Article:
|About this Abstract
||2016 TMS Annual Meeting & Exhibition
||Mechanical Behavior at the Nanoscale III
||W-28: Beam Induced Artifacts during in situ Transmission Electron Microscopy Deformation of Nanocrystalline and Ultrafine-grained Metals
||Rohit Sarkar, Christian Rentenberger, Jagannathan Rajagopalan
|On-Site Speaker (Planned)
In situ transmission electron microscopy (TEM) is a powerful technique to elucidate deformation processes in nanostructured materials. A critical assumption in this technique is that the electron beam (e-beam) exposure does not fundamentally alter the materials’ intrinsic deformation mechanisms. Here, by systematically varying the beam conditions we show that e-beam exposure causes increased defect activation and marked stress relaxation in aluminum and gold films spanning a range of thicknesses (80-400 nm) and grain sizes (50-220 nm). Beam-induced artifacts increase with e-beam intensity but, contrary to expectation, the artifacts are more pronounced at lower accelerating voltages. Furthermore, e-beam exposure induces anomalous sample necking, which unusually depends on the beam diameter rather than intensity. These observations in two metals with highly dissimilar atomic weights and properties indicate that a broad spectrum of nanostructured metals are susceptible to beam-induced artifacts, and simultaneously point to a strategy to minimize such artifacts.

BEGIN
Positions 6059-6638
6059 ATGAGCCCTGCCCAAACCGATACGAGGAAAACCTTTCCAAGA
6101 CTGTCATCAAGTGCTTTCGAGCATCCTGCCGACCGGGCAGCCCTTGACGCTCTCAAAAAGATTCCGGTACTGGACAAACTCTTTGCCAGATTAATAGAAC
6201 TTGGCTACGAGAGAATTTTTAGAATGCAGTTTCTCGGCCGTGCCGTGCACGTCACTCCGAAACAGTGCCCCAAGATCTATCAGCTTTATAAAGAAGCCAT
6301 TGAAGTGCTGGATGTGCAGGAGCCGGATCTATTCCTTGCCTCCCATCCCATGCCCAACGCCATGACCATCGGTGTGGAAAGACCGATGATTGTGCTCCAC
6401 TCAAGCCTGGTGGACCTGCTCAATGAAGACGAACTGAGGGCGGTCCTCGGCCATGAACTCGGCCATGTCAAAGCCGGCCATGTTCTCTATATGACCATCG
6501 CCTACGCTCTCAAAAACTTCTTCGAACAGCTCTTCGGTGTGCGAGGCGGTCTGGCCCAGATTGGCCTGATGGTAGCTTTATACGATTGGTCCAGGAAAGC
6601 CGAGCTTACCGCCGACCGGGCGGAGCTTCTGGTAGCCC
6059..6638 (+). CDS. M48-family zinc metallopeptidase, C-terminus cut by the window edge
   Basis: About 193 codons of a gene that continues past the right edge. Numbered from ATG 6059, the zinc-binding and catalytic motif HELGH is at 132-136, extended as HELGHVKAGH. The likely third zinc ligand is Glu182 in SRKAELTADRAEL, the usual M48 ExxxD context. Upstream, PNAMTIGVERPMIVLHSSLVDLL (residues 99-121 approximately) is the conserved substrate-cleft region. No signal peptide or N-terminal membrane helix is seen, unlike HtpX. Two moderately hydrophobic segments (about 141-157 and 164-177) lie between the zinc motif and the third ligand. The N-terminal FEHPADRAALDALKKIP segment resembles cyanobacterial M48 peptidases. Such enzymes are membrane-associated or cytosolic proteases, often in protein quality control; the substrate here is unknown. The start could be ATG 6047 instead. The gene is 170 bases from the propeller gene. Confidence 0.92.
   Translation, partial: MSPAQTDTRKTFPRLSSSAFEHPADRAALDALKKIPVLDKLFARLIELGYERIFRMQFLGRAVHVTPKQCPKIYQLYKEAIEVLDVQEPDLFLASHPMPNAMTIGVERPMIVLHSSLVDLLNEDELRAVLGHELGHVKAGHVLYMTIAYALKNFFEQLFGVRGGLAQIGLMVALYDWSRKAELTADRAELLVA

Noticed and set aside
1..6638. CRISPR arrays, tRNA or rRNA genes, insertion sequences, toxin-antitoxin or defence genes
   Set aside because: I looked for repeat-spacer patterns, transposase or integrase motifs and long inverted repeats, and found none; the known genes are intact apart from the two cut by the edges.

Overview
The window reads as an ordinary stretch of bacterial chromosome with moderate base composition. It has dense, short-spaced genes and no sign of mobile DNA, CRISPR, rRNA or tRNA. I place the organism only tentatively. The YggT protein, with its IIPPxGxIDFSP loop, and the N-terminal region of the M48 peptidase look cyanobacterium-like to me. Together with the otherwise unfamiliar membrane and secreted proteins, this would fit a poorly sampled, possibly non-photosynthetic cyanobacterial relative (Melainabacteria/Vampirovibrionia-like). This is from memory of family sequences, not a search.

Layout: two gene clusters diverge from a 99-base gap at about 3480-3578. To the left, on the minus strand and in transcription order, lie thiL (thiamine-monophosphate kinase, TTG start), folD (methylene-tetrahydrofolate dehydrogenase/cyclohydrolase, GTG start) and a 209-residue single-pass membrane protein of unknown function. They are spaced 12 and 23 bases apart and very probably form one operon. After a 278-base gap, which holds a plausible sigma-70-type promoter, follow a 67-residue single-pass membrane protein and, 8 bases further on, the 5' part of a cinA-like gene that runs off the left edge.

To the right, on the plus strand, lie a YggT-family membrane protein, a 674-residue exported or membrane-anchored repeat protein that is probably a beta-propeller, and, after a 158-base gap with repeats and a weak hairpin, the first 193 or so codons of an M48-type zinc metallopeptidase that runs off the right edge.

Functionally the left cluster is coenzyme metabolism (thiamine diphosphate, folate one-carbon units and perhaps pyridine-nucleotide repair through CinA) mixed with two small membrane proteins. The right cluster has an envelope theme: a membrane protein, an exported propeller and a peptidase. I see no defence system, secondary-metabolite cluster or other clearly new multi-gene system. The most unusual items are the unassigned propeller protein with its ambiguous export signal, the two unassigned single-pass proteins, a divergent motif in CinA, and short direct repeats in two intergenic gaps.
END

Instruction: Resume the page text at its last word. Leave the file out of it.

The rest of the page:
||Planned: A print-only volume